But despite Hollywood's near-complete refusal to acknowledge it, ancient Rome was the original melting pot. See, back then, color and prejudice weren't linked -- unlike racism and stupidity today. Rome even had at least two African emperors, Severus and Macrinus. Rome was unique in the ancient world for its inclusive citizenship. In the past, a city-state like Sparta might have conquered a people and enslaved or slaughtered them all. Rome, on the other hand, blew ancient people's minds by assimilating or even naturalizing the conquered. The ancient Romans didn't even force conquered peoples to give up their own languages or customs.
The important thing for the Romans was that people followed the law, paid taxes, and, oh yeah, fought in the Roman army. The Romans were no dummies: Little old Rome was never going to be able to populate the world it conquered, let alone defend it, so absorbing other peoples like a giant legionary sponge was the only way to keep enough bodies in the military and on its farms. Rome enrolled northwest Africans, Moors, Gauls, Celts, Jews -- pretty much anyone who could swing a sword or throw a spear -- which is how an Ethiopian soldier could find himself fighting in Britain (maybe that's why every film Roman speaks with a British accent).
There are no exact numbers on ancient Roman diversity, but given Rome's constant contact with Africa and the Near East, the coliseum we asked you to imagine earlier should look more like Ellis Island and less like a Dave Matthews Band concert.
#3. Christians Were Fed to Lions and Martyred in the Colosseum
Whenever the ancient Romans needed more trident-stabbing fodder for the pleasure dome's gladiators or more kibble for the Colosseum's big cats, Roman authorities simply rounded up another group of Christians and herded them into the arena. Reserve your seats now! Bring the kids!
Splatter guards available for the first three rows.
There are zero authentic accounts of Christian martyrdom in the Colosseum until over a century after Christianity became the official religion of the Roman Empire. In fact, not a single legitimate record exists of the Romans executing any Christians in the Colosseum. Zip. Zilch. Nada.
"Those Christians wish they were cool enough to get into our lion parties."
But how do we know not one lion picked his teeth with the bones of a faithful believer in the Colosseum? Because back when Emperor Nero was busily persecuting early Christians as arsonists, the Colosseum hadn't even been built yet. And by the time construction was completed decades later, Imperial Rome had reverted back to its standard policy of "Jesus, Yahweh, Zeus -- whatever, just pay your taxes, K?"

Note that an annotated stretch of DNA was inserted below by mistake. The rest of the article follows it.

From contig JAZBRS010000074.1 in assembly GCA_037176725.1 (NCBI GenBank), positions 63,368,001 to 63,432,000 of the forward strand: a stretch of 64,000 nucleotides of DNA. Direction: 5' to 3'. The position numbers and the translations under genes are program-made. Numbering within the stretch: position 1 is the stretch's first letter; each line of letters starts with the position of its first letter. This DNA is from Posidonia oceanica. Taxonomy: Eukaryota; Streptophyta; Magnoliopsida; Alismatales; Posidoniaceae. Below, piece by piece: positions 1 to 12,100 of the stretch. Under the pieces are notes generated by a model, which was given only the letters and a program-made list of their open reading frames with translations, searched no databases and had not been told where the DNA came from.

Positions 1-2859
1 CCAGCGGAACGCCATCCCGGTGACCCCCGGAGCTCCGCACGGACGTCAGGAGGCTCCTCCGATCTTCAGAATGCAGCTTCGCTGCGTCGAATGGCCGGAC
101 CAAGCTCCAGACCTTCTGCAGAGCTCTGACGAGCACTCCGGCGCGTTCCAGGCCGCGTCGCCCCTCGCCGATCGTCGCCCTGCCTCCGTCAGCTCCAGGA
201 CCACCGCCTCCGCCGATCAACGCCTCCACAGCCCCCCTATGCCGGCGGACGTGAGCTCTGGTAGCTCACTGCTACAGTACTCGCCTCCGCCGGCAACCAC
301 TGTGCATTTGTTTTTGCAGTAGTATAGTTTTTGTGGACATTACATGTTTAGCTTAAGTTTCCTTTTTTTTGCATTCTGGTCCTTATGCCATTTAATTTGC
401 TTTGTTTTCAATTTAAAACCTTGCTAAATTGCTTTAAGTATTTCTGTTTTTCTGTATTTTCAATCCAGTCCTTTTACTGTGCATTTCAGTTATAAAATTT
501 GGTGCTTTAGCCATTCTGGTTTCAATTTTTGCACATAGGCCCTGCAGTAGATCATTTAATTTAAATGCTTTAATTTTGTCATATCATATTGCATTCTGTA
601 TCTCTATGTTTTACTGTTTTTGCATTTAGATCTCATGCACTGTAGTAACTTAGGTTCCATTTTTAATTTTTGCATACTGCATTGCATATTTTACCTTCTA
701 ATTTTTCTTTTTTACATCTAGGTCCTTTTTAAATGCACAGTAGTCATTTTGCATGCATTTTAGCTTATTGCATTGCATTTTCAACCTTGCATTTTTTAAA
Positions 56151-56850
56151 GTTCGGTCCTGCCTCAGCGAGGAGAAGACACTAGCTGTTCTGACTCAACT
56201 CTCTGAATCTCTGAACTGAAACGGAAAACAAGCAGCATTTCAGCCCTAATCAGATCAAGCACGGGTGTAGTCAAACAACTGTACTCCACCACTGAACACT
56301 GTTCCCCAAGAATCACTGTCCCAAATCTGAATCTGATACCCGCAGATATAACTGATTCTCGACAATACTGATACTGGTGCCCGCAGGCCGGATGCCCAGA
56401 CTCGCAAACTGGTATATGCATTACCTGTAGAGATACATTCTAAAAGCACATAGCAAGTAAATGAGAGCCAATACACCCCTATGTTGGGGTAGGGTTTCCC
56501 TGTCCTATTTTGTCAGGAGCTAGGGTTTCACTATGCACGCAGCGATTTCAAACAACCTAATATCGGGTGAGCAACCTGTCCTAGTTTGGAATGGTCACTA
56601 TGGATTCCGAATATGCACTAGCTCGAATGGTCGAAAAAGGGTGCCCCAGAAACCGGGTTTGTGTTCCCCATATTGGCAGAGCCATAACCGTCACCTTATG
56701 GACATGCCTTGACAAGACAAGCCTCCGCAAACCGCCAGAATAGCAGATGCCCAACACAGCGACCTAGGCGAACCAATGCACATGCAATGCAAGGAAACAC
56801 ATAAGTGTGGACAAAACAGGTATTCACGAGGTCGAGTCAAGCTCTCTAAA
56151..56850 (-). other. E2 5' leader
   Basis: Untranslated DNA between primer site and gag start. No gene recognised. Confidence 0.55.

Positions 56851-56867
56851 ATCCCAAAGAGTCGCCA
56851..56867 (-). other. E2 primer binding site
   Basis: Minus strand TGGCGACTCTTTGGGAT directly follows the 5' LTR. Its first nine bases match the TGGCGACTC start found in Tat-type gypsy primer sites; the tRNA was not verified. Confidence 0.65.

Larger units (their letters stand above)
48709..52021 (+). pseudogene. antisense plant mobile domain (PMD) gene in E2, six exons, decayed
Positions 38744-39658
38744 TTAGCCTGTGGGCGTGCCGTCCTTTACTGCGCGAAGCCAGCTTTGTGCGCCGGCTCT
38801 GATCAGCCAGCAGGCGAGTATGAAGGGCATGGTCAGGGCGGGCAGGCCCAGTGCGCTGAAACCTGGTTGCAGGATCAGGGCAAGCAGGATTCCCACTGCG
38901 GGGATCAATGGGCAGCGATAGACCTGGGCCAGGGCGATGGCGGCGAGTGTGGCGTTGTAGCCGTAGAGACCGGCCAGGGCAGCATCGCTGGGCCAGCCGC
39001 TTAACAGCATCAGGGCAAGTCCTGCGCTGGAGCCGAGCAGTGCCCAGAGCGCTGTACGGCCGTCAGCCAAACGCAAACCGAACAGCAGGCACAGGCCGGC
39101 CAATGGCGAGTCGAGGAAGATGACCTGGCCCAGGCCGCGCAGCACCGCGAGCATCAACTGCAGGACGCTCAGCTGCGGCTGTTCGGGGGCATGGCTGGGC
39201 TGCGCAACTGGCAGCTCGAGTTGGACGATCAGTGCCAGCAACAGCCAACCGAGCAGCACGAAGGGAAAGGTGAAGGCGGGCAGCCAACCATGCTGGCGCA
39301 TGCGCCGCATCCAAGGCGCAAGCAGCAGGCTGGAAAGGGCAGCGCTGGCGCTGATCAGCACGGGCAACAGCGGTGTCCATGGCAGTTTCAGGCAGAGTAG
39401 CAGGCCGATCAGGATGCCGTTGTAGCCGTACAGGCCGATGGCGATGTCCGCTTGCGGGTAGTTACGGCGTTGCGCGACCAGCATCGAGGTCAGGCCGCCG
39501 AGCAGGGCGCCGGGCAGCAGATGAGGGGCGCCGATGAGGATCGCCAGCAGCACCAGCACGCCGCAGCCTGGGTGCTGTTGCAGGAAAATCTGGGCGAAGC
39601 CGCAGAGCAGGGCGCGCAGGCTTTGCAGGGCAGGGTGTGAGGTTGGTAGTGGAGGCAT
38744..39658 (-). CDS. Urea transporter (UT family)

But there's an entire tradition of martyrs, saints, and apostles who were eaten by lions, burned at the stake, or murdered to appease the crowds of the Colosseum! So where did all those pleasant bedtime stories come from? Brace yourself for a touch of deja vu, because the short answer is: early Christian writers.
So the Left Behind books are really a step up.
In the second century A.D., a whole new genre of fiction cropped up. The "Martyr Acts" were stories about the church's beginnings, when heroic men and women professed their faith in spite of terrible torture and suffering. This "sacred pornography of cruelty" was hugely popular -- if you were a literate Christian living in Imperial Rome, the Martyr Acts were your Harry Potter. With symbolism even less subtle than Dan Brown's novels, the Martyr Acts told stories of good and pure Christians being trampled to death or decapitated by violent Roman officials. The Martyr Acts satisfied the desire of early Christians to: 1) read faith-affirming literature filled with heroes exemplifying pacifism, love, and forgiveness and 2) read faith-affirming literature overflowing with the violence, death, and destruction that made a story readable to Romans.
Instead of blaming the Christian writers for creating a millennium's worth of misconceptions, though, we should really be thanking those guys for helping to preserve a historic landmark. That's because, starting in the 18th century, various popes used this spurious history to declare the Colosseum a site sanctified with the blood of martyrs in order to stave off its destruction.
The fake memory of their not-sacrifice is worth preserving.